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Cities and climate change

Urban areas need to clean themselves up to remain attractive in a competitive world.

Cities consume 78 per cent of the world’s energy and produce more than 60 per cent of greenhouse-gas emissions. They are thus key to tackling climate change. But with more people working from home, and increased geographical mobility, cities need to compete for residents and workers. They thus have an incentive to clean themselves up.

Making cities appealing means providing better public transport, low levels of pollution and open green spaces.

Two-thirds of the global population is likely to live in urban areas by 2050 according to UN projections. But 570 coastal cities – including New York, Mumbai and Jakarta – could face a sea-level rise of at least 50cm by 2050, threatening more than 800 million people with flooding, disease and damage to property or industries such as tourism.

And cities such as Delhi and Dubai may see extreme temperatures. Around 200 million city-dwellers in over 350 cities already have summer temperatures exceeding 35°C and 1.6 billion could be exposed regularly to extremely high temperatures by 2050.

Meanwhile, rapid urbanisation in the emerging world is leading to sprawling cities without the infrastructure to meet water demand.

Cities need to react. Mitigation involves action to reduce emissions but, if it cannot halt the impact of climate change, adapting to a warming world is necessary.

The more the climate changes, the more we are likely to adapt. At present 95 per cent of global funding on climate action goes on mitigation with a focus on decarbonising global energy and industrial sectors. But adaptation can focus on infrastructure resilience, water and food security, prevention of weather-related economic losses, or protecting lives.

More than 20 per cent of cities’ CO2 emissions come from transport. People can be encouraged to walk or cycle but existing forms of transport need to be electrified. Many cities have designated emissions charging zones and provide charging points, free parking or other benefits for electric vehicles.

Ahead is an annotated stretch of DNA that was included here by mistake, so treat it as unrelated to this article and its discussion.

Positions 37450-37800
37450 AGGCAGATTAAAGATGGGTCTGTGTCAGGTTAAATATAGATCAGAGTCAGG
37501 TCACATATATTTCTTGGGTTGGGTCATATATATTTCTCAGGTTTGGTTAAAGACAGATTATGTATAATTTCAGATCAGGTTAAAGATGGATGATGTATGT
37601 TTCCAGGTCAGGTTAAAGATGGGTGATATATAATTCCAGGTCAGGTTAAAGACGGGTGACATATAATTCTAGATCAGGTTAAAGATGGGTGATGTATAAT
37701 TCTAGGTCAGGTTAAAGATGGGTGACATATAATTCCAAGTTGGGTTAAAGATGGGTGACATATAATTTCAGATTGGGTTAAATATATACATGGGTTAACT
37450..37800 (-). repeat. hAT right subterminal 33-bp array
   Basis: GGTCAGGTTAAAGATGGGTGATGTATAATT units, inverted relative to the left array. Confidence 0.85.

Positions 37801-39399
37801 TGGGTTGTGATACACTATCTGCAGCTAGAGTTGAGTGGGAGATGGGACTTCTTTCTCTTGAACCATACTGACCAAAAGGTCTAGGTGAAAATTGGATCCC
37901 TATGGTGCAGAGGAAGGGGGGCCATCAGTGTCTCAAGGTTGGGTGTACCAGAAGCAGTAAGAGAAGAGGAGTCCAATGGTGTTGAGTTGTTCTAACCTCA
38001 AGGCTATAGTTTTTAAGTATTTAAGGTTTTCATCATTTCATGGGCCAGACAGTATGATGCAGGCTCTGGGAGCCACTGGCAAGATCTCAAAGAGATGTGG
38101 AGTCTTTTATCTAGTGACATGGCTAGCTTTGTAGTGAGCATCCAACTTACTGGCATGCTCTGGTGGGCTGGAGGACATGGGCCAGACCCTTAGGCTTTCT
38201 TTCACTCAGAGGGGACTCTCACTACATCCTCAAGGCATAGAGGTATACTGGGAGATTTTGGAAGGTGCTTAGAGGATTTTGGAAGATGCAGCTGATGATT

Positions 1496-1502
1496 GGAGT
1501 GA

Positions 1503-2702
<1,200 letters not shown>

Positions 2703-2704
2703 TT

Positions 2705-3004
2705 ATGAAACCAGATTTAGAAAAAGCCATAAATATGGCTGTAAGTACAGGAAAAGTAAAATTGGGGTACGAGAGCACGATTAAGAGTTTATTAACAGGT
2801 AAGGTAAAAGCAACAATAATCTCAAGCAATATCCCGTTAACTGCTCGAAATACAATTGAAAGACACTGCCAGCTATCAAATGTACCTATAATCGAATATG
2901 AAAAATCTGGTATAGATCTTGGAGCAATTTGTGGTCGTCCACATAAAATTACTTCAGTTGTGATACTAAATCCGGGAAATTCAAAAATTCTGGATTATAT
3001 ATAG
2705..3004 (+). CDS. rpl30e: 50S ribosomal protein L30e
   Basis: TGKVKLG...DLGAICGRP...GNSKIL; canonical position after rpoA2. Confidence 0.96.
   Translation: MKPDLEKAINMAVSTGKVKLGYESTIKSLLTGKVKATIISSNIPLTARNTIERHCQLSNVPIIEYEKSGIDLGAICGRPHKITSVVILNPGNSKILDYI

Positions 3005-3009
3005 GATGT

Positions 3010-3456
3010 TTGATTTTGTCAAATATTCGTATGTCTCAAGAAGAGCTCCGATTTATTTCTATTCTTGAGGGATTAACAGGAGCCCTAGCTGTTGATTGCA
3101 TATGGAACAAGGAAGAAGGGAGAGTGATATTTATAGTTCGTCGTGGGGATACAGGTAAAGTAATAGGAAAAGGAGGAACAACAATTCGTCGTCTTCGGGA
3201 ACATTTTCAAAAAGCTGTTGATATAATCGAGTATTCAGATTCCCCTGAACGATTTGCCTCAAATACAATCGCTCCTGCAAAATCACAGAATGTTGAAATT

During the COP26 climate conference, world leaders were asked to ensure that “everyone living in urban areas has safe, frequent, affordable and accessible public transport within a 10-minute walk from their home”. But the cost – USD200 billion-plus every year for a decade – is 0.2 per cent of global GDP COVID-19 reduced public-transport use, damaging operators’ finances.

Much of this funding will come from national governments, but private-public partnerships and capital markets will be involved, with a potential role for green bonds.

Meanwhile, buildings need to be greener and smarter. Offices and shopping malls can use sensor-based technologies for gates, escalators, lifts or water usage, and install energy-efficient cooling and heating. Public buildings and residential properties can be made smart too, but behavioural changes are also important.

Greater use of renewable energy is essential too, but ‘circular cities’ are gaining traction – communities that re-use, repurpose and recycle their waste with value retention.

There is likely to be much more urban investment as cities compete for workers and residents. But that competition could encourage even more investment.


First published 1st December 2021.
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